Even amid a shocking World Cup elimination, the streets of Madrid had something to cheer about Thursday as Spain crowned a new king.
"There are ceremonies to mark a new king of Spain. King Felipe VI was formally sworn in. The ceremony was low-key. His father, Juan Carlos, abdicated the throne at age 76." (Via WABC)
The 46-year-old king takes the throne at a time when the Spanish monarchy's ratings are at their lowest point. The country faces a double-dip recession and unemployment rates reaching 26 percent. (Via Flickr / Richter Frank-Jurgen)
The king's father, former King Juan Carlos I, ruled for more than 40 years but announced his abdication three weeks ago. He's credited with bringing democracy to Spain but also sinking the monarchy's reputation with a luxury lifestyle and no transparency. (Via Euronews, Flickr / Pedro de Matos)
While speaking to the Spanish Parliament, Felipe VI urged for a united nation. The Washington Post quotes him speaking to lawmakers:
"Today, more than ever, the people rightly demand our public lives be guided by ... moral and ethical principles."
In response to the speech, BBC News added: "But this cannot be business as usual for the Spanish monarchy, and the new king seems to accept that. Now, he has to deliver on his promise."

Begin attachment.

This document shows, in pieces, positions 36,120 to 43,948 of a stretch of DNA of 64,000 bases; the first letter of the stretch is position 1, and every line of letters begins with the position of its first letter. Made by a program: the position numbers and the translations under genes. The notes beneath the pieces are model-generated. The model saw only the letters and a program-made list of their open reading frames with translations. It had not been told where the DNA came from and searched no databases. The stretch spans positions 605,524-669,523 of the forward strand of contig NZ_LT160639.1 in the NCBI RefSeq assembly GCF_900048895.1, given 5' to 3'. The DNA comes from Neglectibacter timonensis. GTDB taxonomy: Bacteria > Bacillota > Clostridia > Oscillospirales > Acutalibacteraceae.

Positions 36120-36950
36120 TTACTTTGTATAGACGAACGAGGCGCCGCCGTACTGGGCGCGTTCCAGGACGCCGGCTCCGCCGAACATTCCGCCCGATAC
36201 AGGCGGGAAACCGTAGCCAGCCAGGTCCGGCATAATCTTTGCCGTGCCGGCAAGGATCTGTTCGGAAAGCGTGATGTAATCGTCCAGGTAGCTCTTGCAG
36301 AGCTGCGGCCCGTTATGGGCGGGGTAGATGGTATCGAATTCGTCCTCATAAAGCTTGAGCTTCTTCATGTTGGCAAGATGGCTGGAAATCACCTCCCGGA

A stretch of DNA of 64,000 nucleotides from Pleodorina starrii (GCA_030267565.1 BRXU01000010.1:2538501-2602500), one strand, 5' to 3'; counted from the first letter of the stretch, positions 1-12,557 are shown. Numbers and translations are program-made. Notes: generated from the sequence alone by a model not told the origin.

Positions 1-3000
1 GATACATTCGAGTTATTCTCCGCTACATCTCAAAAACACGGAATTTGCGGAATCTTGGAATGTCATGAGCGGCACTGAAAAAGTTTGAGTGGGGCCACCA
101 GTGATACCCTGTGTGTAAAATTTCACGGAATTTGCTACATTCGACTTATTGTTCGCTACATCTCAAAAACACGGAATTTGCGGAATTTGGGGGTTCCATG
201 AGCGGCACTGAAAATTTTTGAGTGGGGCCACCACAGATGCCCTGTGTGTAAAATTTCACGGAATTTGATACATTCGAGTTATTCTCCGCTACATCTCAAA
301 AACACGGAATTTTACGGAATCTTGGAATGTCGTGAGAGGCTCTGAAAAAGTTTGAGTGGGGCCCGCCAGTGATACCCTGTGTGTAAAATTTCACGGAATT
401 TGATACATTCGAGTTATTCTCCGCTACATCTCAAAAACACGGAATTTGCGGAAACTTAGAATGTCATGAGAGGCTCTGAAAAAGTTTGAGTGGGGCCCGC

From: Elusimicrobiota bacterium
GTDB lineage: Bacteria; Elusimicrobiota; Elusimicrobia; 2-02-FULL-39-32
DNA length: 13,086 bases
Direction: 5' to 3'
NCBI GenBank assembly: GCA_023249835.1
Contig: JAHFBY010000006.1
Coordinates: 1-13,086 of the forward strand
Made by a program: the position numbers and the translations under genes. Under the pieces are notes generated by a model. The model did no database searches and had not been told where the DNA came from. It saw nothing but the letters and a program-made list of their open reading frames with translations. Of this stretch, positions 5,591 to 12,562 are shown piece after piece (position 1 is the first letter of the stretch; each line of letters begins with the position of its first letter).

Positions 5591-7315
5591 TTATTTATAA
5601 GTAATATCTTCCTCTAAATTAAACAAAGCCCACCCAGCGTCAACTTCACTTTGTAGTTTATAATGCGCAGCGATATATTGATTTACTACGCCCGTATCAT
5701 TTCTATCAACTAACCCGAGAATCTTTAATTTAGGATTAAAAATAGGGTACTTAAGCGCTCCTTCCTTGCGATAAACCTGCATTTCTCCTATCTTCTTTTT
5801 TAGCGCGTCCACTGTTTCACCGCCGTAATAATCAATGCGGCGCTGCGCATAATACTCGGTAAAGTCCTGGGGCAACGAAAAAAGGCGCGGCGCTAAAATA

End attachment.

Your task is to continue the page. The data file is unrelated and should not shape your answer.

Many in the media pointed out the normally extravagant ceremonies now depicted a humble beginning Thursday. CBS noted they seemed deliberately simple to downplay the monarchy's grandiose image.
Standing at Felipe's side through each reception was his wife, Queen Letizia Ortiz. "Good Morning America" explains her marriage is a true Cinderella story and similar to another famous royal couple.
"She's a blue-collar beauty and he a blue-blood prince educated at Georgetown. … Her middle-class background has many comparing her to another famous royal, and like Kate, she's quickly becoming a fashion icon." (Via ABC)
As the ceremonies finish, the royal family will write their own history with some uncertainty.
In a recent poll by Spanish newspaper El Pais, crowning Felipe boosted the popularity of the royals. However, nearly two-thirds of Spanish citizens also support the idea of a referendum on whether Spain should continue to be a constitutional monarchy.